The copolymers of the invention may contain in the molecule, from 1 to 99%, preferably from 1 to 50% by weight of the amide and are variously suitable for the production of synthetic fibers, films, and shaped articles generally, as coating compositions, and so on. In a specifically preferred embodiment of the invention, the copolymer comprises at least 80% of acrylonitrile, and at least 1% of the amide. When the copolymer consists of acrylonitrile and an amide which is copolymerizable with acrylonitrile, as disclosed herein, it may advantageously contain from 80 to 99% of acrylonitrile and from 1 to 20% of the amide. However, when the acrylonitrile and amide together total less than 100% of the copolymer, the copolymer may be a ternary copolymer containing, in addition to at least 80% acrylonitrile and at least 1% of the amide, from 1 to 19% of another unsaturated monomer which is copolymerizable with the acrylonitrile and the amide, including acids, such as acrylic, haloacrylic, and methacrylic acids, esters such as methyl methacrylate, butyl methacrylate, octyl methacrylate, methoxymethyl methacrylate, chlorethyl methacrylate, and the corresponding esters of acrylic and alpha-chloracrylic acids; vinyl and vinylidene halides such as vinyl chloride, vinyl fluoride, vinylidene chloride, vinylidene fluoride, l-fiuoro-l-chlorethylene; vinyl carboxylates such as vinyl acetate, vinyl chloracetate, vinyl propionate, and vinyl stearate; N vinyl lactams such as N-vinyl-caprolactam, N-vinyl-butyrolactam; vinyl aryl compounds such as styrene; vinyl-substituted heterocyclic tertiary amines such as the vinylpyridines and alkyl-substituted vinylpyridines such as 2-vinylpyridine and 5-ethyl-2-vinylpyridine; and other compounds such as methyl vinyl ketone, chlortrifluoroethylene, methylfumarate, methyl vinyl sulfone, methyl vinyl sulfoxide, methyl vinyl sulfide, fumaronitrile, and maleic acid or maleic anhydride.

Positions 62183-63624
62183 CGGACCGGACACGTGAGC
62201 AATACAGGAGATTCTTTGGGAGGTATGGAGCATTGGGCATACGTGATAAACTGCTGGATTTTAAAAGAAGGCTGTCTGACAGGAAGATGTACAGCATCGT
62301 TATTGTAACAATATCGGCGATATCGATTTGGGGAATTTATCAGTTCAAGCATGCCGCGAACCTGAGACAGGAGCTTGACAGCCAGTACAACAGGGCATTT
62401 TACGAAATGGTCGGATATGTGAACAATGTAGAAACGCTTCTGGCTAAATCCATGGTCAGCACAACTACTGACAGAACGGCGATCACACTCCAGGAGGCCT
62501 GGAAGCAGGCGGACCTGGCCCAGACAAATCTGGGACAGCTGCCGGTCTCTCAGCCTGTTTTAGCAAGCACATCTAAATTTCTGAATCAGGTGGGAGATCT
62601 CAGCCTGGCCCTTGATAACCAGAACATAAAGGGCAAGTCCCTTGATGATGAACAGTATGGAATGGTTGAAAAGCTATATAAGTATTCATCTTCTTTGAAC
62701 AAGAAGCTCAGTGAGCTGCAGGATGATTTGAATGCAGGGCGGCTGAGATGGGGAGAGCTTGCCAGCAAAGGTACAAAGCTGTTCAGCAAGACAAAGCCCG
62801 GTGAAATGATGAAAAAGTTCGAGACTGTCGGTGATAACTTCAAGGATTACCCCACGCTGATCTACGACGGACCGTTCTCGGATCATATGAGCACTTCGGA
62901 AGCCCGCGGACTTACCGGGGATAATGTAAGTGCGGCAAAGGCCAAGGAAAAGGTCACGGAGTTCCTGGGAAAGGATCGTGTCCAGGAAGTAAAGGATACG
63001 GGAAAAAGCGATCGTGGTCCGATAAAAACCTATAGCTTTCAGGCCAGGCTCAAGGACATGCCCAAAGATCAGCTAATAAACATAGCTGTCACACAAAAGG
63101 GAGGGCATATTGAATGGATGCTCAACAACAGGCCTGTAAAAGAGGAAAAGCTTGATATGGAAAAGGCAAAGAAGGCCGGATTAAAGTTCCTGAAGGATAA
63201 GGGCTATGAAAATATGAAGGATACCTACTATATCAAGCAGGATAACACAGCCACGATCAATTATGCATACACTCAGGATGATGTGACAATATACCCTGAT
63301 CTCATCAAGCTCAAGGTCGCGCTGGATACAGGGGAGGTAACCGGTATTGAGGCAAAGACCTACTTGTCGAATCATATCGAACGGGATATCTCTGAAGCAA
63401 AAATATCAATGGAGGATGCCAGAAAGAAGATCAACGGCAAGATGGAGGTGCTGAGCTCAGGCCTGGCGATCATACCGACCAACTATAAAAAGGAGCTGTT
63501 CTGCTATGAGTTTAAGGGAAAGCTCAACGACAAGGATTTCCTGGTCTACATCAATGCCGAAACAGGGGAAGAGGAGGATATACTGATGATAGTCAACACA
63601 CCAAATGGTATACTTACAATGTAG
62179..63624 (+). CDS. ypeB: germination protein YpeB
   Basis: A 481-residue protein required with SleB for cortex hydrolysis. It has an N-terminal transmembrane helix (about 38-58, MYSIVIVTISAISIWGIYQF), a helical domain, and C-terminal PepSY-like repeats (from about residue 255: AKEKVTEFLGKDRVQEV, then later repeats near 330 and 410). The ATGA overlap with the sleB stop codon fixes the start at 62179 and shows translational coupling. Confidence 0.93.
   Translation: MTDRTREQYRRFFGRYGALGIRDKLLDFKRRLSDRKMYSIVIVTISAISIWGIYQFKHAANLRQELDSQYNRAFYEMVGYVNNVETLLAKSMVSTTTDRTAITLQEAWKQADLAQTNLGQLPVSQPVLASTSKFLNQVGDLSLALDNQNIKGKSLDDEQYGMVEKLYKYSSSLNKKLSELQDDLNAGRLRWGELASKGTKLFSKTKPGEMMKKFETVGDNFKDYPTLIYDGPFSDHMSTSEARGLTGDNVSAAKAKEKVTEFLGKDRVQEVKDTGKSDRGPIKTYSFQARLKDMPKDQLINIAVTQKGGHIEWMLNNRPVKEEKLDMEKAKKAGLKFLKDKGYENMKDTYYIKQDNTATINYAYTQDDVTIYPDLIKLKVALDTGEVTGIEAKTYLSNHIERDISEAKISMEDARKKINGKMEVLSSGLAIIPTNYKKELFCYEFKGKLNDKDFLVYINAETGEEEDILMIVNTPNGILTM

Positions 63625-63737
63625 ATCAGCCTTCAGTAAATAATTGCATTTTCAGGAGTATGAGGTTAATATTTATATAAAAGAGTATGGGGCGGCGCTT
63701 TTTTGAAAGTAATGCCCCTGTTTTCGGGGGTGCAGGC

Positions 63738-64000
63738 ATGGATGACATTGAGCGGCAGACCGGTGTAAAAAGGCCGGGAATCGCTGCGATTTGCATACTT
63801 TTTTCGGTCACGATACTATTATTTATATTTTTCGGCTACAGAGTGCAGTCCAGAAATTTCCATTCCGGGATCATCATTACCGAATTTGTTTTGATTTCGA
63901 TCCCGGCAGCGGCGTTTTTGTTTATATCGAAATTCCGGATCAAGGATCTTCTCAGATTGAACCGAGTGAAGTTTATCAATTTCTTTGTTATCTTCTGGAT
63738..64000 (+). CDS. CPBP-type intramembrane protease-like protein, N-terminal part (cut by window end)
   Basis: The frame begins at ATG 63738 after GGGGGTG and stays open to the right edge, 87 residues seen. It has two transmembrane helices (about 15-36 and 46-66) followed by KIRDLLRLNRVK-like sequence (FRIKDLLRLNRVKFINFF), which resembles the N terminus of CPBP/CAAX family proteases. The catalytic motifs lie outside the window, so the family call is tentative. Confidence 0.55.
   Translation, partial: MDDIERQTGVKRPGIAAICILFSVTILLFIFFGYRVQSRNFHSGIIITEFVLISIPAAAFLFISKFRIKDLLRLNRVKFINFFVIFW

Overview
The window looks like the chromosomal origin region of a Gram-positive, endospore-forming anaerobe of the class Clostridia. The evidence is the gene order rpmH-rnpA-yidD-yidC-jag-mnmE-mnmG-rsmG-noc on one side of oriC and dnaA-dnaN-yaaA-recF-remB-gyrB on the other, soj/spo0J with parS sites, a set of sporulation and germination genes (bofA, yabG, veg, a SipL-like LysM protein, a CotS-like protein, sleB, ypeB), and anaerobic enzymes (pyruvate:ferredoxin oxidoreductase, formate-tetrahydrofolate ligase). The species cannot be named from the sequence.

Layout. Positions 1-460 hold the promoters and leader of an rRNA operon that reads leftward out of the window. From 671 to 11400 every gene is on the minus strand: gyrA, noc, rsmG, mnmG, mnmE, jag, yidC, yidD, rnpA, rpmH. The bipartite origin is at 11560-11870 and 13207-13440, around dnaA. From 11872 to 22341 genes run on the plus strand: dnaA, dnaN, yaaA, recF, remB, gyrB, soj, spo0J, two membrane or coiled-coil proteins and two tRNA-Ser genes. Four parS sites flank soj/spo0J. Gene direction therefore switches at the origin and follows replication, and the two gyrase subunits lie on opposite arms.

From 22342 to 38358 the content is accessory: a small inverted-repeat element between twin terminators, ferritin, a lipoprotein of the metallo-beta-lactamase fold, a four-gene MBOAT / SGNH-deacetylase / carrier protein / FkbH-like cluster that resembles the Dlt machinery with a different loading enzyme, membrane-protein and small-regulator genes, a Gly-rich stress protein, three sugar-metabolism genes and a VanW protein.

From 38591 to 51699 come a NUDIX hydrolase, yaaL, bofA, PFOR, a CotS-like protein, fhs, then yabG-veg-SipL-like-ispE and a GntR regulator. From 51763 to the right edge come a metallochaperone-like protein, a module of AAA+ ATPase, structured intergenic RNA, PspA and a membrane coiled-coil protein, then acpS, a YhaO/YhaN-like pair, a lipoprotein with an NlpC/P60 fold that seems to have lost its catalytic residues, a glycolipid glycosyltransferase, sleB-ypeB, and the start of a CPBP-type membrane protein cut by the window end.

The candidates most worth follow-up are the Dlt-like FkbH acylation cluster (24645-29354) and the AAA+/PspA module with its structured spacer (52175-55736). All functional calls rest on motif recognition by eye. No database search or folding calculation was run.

The new copolymers may be synthesized from mixtures of the monomer by any of the known polymerization procedures including solution polymerization, mass or bulk polymerization, and polymerization in aqueous suspension or emulsion, in the presenceof a dispersing or emulsifying agent, the suspension or emulsion being maintained by any agitation method, for example by tumbling in a rotating reactor, or through the use of any suitable rotary stirring device. A wide variety of emulsifying agents may be used. In general, any composition having both hydrophilic and hydrophobic radicals may be used and the expression emulsifying agent is intended to include commercial soaps made by the saponification of animal and vegetable oils, such as sodium stearate, potassium laurate, ammonium oleate, and mixtures of these and other salts as they occur in commercially available soaps. Other emulsifying agents are the rosin soaps, the salts of sulfonated hydrocarbons, dialkyl sodium sulfosuccinates, the salts of partial esters of sulfuric acid and high molecular weight alcohols, quaternary ammonium salts such as stearyl dimethyl benzyl ammonium chloride, non-ionic emulsifiers such as ethylene oxide condensates of hexitan monostearates, fatty acids, mercaptans and alcohols, and hexitan monostearates.